Prerequisite: Physics 1140 {104} or permission of the instructor.

2140 {224} a - MCSR. Quantum Physics and Relativity. Every spring. Spring 2015. The Department.

An introduction to two cornerstones of twentieth-century physics: quantum mechanics and special relativity. The introduction to wave mechanics includes solutions to the time-independent Schrödinger equation in one and three dimensions with applications. Topics in relativity include the Galilean and Einsteinian principles of relativity, the “paradoxes” of special relativity, Lorentz transformations, space-time invariants, and the relativistic dynamics of particles. Not open to students who have credit for or are concurrently taking Physics 3140 {310}, or 3500 {375}.

Prerequisite: Physics 1140 {104} or permission of the instructor.

2150 {229} a. Statistical Physics. Every spring. Spring 2015. The Department.

Develops a framework capable of predicting the properties of systems with many particles. This framework, combined with simple atomic and molecular models, leads to an understanding of such concepts as entropy, temperature, and chemical potential. Some probability theory is developed as a mathematical tool.

Prerequisite: Physics 1140 {104} or permission of the instructor.

2220 {235} a. Engineering Physics. Every other spring. Spring 2016. Dale Syphers.

Examines the physics of materials from an engineering viewpoint, with attention to the concepts of stress, strain, shear, torsion, bending moments, deformation of materials, and other applications of physics to real materials, with an emphasis on their structural properties. Also covers recent advances, such as applying these physics concepts to ultra-small materials in nano-machines. Intended for physics majors and architecture students with an interest in civil or mechanical engineering or applied materials science.

Prerequisite: Physics 1140 {104} or permission of the instructor.

2230 {240} a. Modern Electronics. Every other spring. Spring 2015. Dale Syphers.

A brief introduction to the physics of semiconductors and semiconductor devices, culminating in an understanding of the structure of integrated circuits. Topics include a description of currently available integrated circuits for analog and digital applications and their use in modern electronic instrumentation. Weekly laboratory exercises with integrated circuits.

Prerequisite: Physics 1130 {103} or 1140 {104}, or permission of the instructor.

2240 {250} a - MCSR. Acoustics. Every other fall. Fall 2014. Madeleine Msall.

An introduction to the motion and propagation of sound waves. Covers selected topics related to normal modes of sound waves in enclosed spaces, noise, acoustical measurements, the ear and hearing, phase relationships between sound waves, and many others, providing a technical understanding of our aural experiences.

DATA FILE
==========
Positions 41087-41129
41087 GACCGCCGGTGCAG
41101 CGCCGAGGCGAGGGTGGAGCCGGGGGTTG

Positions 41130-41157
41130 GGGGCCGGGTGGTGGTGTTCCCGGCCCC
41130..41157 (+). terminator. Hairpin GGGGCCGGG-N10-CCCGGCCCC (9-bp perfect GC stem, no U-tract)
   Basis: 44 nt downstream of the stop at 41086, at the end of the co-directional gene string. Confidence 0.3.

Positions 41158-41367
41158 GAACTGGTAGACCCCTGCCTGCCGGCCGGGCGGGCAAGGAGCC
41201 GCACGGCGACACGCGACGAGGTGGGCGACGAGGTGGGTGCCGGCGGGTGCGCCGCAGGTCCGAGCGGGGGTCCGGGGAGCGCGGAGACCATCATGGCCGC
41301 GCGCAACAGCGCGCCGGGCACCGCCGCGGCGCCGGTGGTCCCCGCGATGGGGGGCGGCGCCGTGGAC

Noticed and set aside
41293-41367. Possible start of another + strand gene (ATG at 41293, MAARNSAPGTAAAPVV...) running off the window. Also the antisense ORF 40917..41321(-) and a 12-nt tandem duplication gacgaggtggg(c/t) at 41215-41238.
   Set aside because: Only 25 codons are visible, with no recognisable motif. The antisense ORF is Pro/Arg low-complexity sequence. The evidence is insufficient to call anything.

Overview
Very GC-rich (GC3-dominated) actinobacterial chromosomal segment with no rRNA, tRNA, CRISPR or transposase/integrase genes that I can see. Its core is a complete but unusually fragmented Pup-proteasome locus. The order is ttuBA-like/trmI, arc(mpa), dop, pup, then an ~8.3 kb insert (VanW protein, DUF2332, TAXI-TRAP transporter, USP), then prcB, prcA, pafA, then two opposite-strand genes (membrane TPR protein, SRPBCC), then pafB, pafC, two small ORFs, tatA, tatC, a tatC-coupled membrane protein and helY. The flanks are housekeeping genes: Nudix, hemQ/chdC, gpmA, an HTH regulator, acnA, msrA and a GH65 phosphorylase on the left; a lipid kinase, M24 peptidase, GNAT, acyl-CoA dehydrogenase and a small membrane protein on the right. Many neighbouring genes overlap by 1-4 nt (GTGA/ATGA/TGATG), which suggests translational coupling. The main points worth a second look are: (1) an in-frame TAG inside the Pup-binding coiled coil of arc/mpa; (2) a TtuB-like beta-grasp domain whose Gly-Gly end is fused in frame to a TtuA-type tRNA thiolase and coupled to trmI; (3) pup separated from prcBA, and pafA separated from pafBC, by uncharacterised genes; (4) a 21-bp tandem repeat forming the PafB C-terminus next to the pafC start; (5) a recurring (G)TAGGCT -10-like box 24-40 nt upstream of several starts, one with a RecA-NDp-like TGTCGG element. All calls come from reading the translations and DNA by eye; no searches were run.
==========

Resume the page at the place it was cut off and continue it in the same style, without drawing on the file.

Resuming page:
Prerequisite: Physics 1140 {104} or permission of the instructor.

2250 {251} a. Physics of Solids. Every other spring. Spring 2016. The Department.

Solid state physics describes the microscopic origin of the thermal, mechanical, electrical, and magnetic properties of solids. Examines trends in the behavior of materials and evaluates the success of classical and semi-classical solid state models in explaining these trends and in predicting material properties. Applications include solid state lasers, semiconductor devices, and superconductivity. Intended for physics, chemistry, or earth and oceanographic science majors with an interest in materials physics or electrical engineering.

Prerequisite: Physics 1140 {104} or permission of the instructor.

2260 {280} a. Nuclear and Particle Physics. Every other spring. Spring 2015. The Department.

An introduction to the physics of subatomic systems, with a particular emphasis on the standard model of elementary particles and their interactions. Basic concepts in quantum mechanics and special relativity are introduced as needed.

Prerequisite: Physics 2140 {224} or permission of the instructor.

2510 {262} a. Astrophysics. Every other fall. Fall 2014. Thomas Baumgarte.

A quantitative discussion that introduces the principal topics of astrophysics, including stellar structure and evolution, planetary physics, and cosmology.

Prerequisite: Physics 1140 {104} and 1510 {107}, or permission of the instructor.

2810 {257} a. Atmosphere and Ocean Dynamics. Every other fall. Fall 2015. Mark O. Battle.

A mathematically rigorous analysis of the motions of the atmosphere and oceans on a variety of spatial and temporal scales. Covers fluid dynamics in inertial and rotating reference frames, as well as global and local energy balance, applied to the coupled ocean-atmosphere system. (Same as Earth and Oceanographic Science 2810 {257} and Environmental Studies 2253 {253}.)